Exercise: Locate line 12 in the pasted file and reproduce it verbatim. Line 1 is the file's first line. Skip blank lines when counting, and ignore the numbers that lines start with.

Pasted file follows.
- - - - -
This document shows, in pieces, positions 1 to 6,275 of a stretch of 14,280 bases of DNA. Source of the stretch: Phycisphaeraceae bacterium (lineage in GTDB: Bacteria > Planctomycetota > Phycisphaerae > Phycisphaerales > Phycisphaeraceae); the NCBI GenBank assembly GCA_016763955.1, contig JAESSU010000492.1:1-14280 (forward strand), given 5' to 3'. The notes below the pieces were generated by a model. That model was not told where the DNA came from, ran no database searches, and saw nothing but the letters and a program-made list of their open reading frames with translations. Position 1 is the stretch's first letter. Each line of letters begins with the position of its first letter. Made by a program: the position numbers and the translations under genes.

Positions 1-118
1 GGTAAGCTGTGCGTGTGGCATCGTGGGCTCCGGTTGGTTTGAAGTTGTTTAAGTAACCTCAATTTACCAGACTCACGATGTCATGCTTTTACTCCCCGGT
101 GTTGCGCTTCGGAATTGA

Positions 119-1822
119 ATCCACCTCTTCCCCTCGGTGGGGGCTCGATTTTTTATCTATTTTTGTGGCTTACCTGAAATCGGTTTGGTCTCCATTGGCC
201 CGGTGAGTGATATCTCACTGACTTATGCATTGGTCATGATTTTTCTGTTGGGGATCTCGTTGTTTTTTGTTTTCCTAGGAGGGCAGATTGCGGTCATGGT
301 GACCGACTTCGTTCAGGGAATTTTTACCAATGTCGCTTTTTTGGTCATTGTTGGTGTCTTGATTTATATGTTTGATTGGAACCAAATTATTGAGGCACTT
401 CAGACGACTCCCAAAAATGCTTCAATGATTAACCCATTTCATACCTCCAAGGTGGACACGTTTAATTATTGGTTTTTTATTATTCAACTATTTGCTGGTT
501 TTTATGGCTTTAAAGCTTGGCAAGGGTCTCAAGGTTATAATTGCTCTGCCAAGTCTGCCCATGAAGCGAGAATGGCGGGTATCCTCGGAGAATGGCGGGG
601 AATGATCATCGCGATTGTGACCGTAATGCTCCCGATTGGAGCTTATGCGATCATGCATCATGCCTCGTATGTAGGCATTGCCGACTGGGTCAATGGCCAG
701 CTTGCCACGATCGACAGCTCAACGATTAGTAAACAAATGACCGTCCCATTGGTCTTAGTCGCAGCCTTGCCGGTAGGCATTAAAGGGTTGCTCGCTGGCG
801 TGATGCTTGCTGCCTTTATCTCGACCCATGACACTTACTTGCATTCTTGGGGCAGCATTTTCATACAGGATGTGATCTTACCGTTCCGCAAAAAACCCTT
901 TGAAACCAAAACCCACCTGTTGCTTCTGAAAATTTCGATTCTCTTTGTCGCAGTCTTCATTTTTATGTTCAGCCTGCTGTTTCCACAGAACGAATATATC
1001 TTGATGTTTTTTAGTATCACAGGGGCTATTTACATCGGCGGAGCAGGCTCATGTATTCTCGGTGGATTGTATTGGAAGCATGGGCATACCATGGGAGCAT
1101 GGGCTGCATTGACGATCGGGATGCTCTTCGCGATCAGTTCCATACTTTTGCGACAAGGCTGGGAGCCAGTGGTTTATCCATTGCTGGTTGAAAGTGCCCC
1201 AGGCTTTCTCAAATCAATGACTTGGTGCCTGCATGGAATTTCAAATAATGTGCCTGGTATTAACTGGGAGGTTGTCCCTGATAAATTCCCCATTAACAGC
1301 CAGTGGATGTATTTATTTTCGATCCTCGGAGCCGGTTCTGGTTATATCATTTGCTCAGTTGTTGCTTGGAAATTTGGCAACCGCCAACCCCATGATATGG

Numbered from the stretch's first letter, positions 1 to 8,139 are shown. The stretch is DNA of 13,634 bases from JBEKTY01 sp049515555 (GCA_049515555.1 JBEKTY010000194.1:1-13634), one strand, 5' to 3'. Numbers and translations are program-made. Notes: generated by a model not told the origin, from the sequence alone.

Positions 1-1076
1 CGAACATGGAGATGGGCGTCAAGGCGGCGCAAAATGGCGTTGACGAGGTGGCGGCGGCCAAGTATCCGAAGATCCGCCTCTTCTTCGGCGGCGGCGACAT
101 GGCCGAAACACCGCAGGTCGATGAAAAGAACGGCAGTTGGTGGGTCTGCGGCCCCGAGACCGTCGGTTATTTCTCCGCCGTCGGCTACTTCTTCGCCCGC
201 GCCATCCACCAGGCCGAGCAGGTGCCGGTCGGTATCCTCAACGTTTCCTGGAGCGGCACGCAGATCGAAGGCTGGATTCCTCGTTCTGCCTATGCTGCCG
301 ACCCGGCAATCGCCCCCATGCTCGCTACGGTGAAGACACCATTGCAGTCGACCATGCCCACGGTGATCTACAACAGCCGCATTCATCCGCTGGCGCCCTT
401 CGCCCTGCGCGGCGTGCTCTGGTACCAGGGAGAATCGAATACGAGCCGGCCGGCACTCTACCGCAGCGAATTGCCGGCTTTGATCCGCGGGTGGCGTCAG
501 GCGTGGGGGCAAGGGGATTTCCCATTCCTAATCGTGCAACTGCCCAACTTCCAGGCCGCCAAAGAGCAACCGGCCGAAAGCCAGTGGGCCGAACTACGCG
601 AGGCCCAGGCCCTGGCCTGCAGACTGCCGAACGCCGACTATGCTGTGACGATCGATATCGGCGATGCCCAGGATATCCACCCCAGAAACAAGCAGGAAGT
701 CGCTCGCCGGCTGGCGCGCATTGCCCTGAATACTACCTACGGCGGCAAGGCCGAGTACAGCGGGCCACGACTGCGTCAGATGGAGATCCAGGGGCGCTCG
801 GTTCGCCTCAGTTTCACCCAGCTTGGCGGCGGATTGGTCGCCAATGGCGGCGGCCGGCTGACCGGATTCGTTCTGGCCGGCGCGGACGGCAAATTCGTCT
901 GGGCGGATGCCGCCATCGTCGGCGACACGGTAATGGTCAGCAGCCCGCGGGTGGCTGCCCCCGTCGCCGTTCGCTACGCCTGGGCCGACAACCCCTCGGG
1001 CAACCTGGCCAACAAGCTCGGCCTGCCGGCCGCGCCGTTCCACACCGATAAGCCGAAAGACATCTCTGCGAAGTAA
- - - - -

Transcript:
701 CTTGCCACGATCGACAGCTCAACGATTAGTAAACAAATGACCGTCCCATTGGTCTTAGTCGCAGCCTTGCCGGTAGGCATTAAAGGGTTGCTCGCTGGCG